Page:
Finally, Rawn always encourages eating foods that taste good, make you feel satisfied, and provide energy to fuel you. She suggests combining different textures, colors, and flavors to make the meal as enjoyable as possible, so you can get excited about eating your vegetables every time.

Now, here are our experts’ favorite low-calorie vegetables. And if you’re really on the low-calorie train, give it a try The best low-calorie mealsAnd the Low calorie snacksAnd the Low-calorie breakfastsAnd the Low calorie salads.

The best low-calorie vegetables


Each type of lettuce varies in calories slightly, but they will provide you with nutritional value. For example, about 3.5 ounces of lettuce contains 20 calories. Ron especially loves the crisp green lettuce, which is high in fiber, potassium, iron and calcium. You love it in salads, sandwiches, and lettuce wraps because it’s so crunchy.


Only about 3.5 ounces of spinach has it in it 27 calories. Cardell says spinach is rich in vitamin A to support skin health and vitamin K to support bone health. She loves how versatile the greens are and suggests adding them to pasta, sauces, soups, and smoothies.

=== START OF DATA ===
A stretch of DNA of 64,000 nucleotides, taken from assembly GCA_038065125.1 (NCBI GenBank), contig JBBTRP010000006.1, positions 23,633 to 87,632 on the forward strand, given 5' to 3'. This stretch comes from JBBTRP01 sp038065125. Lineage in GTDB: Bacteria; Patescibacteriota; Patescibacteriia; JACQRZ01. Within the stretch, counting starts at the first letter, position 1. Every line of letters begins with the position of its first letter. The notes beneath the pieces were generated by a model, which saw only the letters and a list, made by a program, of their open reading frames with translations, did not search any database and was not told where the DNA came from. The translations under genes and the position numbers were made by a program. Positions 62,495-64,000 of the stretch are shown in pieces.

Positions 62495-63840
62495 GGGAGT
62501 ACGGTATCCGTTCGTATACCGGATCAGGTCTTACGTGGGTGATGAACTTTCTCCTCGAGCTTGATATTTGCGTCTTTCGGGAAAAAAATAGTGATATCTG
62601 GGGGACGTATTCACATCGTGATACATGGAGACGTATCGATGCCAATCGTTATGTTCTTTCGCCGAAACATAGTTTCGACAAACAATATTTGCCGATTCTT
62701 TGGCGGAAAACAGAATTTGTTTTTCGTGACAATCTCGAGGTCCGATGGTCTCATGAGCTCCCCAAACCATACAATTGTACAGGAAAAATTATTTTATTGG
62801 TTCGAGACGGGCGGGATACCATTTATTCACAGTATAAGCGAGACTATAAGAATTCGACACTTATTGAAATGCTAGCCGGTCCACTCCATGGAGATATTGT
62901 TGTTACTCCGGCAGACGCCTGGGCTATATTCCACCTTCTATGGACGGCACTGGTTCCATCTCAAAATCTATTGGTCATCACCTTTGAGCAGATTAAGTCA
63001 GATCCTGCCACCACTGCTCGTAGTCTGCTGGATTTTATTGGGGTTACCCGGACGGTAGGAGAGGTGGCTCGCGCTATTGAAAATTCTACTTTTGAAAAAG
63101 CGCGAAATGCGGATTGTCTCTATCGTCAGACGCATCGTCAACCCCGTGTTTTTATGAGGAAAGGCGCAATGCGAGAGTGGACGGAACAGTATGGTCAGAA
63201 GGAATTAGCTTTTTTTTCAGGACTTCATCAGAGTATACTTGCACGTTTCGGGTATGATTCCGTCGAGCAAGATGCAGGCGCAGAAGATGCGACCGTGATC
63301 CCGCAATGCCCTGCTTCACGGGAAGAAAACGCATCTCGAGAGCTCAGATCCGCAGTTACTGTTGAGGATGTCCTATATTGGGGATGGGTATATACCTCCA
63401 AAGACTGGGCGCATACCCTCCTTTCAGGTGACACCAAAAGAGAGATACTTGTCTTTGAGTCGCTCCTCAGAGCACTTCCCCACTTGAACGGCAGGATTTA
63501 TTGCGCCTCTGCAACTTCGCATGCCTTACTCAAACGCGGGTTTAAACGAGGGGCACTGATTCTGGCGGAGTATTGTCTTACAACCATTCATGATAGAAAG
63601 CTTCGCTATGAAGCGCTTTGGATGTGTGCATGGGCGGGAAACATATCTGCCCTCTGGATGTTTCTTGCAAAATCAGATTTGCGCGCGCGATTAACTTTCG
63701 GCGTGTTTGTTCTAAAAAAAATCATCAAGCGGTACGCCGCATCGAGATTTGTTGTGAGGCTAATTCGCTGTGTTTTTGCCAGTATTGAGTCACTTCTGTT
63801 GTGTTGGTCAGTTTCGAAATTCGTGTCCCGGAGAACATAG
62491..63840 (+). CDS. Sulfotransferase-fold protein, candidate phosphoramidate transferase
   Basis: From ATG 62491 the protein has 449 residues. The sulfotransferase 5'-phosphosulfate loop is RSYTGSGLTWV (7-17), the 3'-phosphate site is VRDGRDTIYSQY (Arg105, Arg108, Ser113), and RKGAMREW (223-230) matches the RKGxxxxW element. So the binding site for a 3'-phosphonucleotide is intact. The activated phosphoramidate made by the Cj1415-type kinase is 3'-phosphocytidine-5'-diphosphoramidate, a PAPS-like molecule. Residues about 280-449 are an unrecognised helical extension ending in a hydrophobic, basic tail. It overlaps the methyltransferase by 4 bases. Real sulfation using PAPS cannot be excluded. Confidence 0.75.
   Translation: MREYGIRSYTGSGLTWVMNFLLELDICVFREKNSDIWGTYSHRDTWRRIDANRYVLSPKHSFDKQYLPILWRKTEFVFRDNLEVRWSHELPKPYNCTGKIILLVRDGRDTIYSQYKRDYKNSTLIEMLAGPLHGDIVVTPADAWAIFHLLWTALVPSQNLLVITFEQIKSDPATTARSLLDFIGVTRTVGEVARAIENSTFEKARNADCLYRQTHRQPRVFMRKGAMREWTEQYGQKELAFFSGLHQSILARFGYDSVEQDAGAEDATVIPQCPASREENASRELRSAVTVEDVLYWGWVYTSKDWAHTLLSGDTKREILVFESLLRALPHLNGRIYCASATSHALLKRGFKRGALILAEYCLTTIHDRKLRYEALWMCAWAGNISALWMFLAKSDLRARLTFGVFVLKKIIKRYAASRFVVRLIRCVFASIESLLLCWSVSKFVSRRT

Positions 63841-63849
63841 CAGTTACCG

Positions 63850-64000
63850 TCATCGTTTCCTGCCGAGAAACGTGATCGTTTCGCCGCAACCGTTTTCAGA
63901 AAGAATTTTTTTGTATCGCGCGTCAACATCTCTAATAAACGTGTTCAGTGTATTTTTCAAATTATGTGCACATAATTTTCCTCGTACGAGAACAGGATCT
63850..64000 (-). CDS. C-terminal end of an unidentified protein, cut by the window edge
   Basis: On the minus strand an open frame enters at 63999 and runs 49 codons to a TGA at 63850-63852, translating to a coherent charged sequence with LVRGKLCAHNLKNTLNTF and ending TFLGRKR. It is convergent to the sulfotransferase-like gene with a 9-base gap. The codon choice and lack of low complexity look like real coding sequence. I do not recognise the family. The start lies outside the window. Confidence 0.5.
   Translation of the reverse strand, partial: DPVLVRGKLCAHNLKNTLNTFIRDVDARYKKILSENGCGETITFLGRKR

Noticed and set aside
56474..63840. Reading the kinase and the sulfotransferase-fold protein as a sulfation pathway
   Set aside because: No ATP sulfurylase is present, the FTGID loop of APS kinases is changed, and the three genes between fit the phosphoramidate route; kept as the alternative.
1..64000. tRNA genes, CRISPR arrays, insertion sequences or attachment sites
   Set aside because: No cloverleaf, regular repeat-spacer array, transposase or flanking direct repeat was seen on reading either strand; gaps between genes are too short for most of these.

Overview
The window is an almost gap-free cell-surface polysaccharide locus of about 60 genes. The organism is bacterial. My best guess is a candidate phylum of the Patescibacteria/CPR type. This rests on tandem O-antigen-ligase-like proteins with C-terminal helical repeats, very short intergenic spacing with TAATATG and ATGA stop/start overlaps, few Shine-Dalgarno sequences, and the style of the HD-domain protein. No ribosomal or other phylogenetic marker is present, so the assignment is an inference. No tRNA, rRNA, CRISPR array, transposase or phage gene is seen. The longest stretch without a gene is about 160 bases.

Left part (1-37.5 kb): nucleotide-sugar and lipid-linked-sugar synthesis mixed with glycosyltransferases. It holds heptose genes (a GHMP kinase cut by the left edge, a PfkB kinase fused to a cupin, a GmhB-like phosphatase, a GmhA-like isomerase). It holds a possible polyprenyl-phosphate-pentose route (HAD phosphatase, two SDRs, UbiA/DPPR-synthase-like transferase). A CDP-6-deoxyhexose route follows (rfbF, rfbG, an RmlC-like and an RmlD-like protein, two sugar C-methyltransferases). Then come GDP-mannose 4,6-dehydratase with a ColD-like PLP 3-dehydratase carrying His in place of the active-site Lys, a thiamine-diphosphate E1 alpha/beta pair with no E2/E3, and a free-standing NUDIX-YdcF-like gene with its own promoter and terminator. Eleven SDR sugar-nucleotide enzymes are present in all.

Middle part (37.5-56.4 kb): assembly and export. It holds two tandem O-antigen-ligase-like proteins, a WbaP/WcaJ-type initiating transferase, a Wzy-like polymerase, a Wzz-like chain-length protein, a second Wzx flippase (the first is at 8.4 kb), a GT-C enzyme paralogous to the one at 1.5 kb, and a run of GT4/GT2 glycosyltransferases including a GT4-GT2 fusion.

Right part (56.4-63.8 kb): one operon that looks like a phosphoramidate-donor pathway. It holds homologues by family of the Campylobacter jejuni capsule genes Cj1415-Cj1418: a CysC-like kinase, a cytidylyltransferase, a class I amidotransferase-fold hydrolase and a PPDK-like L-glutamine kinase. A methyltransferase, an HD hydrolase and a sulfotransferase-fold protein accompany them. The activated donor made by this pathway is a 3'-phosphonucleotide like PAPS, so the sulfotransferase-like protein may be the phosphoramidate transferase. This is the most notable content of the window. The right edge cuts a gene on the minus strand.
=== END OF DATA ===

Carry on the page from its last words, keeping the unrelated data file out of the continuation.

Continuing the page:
Ron says these often-forgotten sea vegetables provide freshness and umami to dishes. She adds that they’re loaded with iodine and are great frozen in smoothies, salads, and seafood dishes. In addition, only a cup of seaweed 45 calories.


Although all kinds cabbage Healthy and delicious, Rowan’s favorite is the red Russian turnip that she uses in salads or in pizza because it’s high in fiber, vitamin K, vitamin C, vitamin A, calcium and potassium. Just one cup of raw turnip 9 calories.


cabbage It has a lot of health benefits and clocks in time 25 calories per cup. Ron says that both red and green cabbage are staples in her home for vitamin K and vitamin C. She likes cabbage simply roasted or chopped raw.


Cucumbers are over 90% water, Cardell says, making them super hydrating, naturally low in calories, and high in fiber to keep you fuller for longer. A cup of cucumber slices has about 16 calories.